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Children and Emergency Phones
In a world where kids are increasingly networked through a variety of devices, many parents still hesitate to give them a cell phone. The argument for many is that they survived their childhoods perfectly fine without cell phones. Others worry that giving in to a cell phone can encourage consumerism among kids, as well as endless demands for other, more expensive items.
Then there’s the phone bill to consider. Despite all of these legitimate concerns, there may be a way to compromise, in the form of an emergency cell phone.
Benefits of Emergency Cell Phones
Thankfully, cell phones come with a number of features that allow parents to control their children’s use. In some models they can pre-program the numbers that the cell phone will be allowed to dial and use the built-in GPS to keep tabs on the child.
More importantly, it allows kids in those transition years to safely exercise their independence away from home while still being in close contact with their parents. When selecting a phone, compare different brands, plans and features. Some companies offer cell phones that were designed specifically for use as a child’s emergency phone. These models have plenty of features so that parents can control how the phone is used.
Setting Ground Rules
Before allowing a child to use a cell phone, discuss limits and guidelines with them to ensure that they understand. This can include who the child is allowed to contact, appropriate use (for example, no phones during meal times or at school), not lending the phone, texting, and remembering to keep the battery charged. Just as in real life, kids should be warned not to talk to strangers. If the phone has camera functionality, discuss acceptable versus inappropriate types of photo messaging.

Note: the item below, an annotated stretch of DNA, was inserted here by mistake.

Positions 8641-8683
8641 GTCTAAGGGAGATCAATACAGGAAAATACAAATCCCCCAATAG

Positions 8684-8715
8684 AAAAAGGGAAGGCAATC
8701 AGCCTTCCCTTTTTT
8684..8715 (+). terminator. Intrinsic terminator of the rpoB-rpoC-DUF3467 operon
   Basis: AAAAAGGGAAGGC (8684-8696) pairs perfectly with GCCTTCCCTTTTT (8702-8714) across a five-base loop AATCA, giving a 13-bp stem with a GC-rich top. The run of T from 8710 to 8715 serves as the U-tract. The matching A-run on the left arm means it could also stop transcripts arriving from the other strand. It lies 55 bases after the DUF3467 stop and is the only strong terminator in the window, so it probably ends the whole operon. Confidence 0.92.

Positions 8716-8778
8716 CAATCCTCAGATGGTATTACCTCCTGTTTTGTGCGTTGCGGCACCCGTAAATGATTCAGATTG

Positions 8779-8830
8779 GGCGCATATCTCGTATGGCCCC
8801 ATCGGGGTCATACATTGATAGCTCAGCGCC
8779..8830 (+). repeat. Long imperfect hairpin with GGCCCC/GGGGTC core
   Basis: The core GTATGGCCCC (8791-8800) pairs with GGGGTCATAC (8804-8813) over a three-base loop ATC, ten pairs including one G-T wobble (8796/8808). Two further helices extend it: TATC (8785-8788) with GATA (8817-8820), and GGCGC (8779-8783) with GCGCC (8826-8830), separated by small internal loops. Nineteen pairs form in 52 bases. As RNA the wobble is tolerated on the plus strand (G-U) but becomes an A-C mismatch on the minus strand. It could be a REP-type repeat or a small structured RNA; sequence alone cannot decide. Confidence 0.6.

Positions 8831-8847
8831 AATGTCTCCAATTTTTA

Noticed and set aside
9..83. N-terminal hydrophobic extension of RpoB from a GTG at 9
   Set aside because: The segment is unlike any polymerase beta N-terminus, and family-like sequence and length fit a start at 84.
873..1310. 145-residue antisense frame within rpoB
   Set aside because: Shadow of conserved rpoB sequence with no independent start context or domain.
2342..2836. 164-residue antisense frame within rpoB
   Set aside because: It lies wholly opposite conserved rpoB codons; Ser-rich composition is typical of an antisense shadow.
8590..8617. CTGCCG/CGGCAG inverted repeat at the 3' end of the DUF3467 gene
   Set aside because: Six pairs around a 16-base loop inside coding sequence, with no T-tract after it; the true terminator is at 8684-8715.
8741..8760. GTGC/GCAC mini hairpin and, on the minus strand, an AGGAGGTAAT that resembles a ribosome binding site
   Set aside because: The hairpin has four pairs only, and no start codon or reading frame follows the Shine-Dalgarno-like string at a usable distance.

Finally, parents should also discuss the monthly budget. Will the parents or child be paying for monthly usage? Perhaps parents might want to opt for a limited pre-paid amount to ensure that the bills do not get out of hand. A good way to seal the deal is by drawing up a mini contract of agreements between parents and child. Have both sides sign it. If the child breaks the rules, the parents can revoke cell phone privileges. Parents should review the child’s cell phone usage every now and then to check that they are sticking to the ground rule.
When is a Cell Phone Necessary?
Think about how many times our own parents have stayed up late at night worrying when we were out past our curfews. With an emergency cell phone, a child can contact their parent to let them know if they are delayed, lost, or in trouble. It certainly offers a great deal of peace of mind that outweighs any negative factors. In a large, crowded environment, such as the mall, a cell phone is helpful in helping parents track down a lost child.
In some cases, missing children have even been found due to cell phone tracking features. There are many unpredictable situations that could crop up, so it is best to be prepared.
When Should Kids Get Cell Phones?
Although it varies per family, the best time to give a child an emergency cell phone is when they start socializing with other friends away from home. They might be ten years old and heading to a friend’s house to play, or fifteen and going to the movies with friends. In cases where parents are considering giving their child a standard cell phone for regular use, it would be at the discretion of the parents.
Consider your child’s sense of responsibility. Are they mature enough to understand that the phone is only meant for emergency reasons, or are they carefree enough to rack up thousands in phone bills? Are they asking for a phone because they need it or as a bow to peer pressure?
Ultimately, a cell phone for kids is not something to shy away from. When used wisely, it can be an invaluable safety line that keeps children within reach even while they begin to stretch their wings. Parents should become aware of issues such as cyberbullying (which can happen on cell phones too!), sexting, and other inappropriate forms of cell phone use.
Inform children about it so that they can be aware and well prepared in case they ever happen upon this type of behavior. In setting guidelines, make sure they understand that their cell phones are meant for emergency use to keep them safe.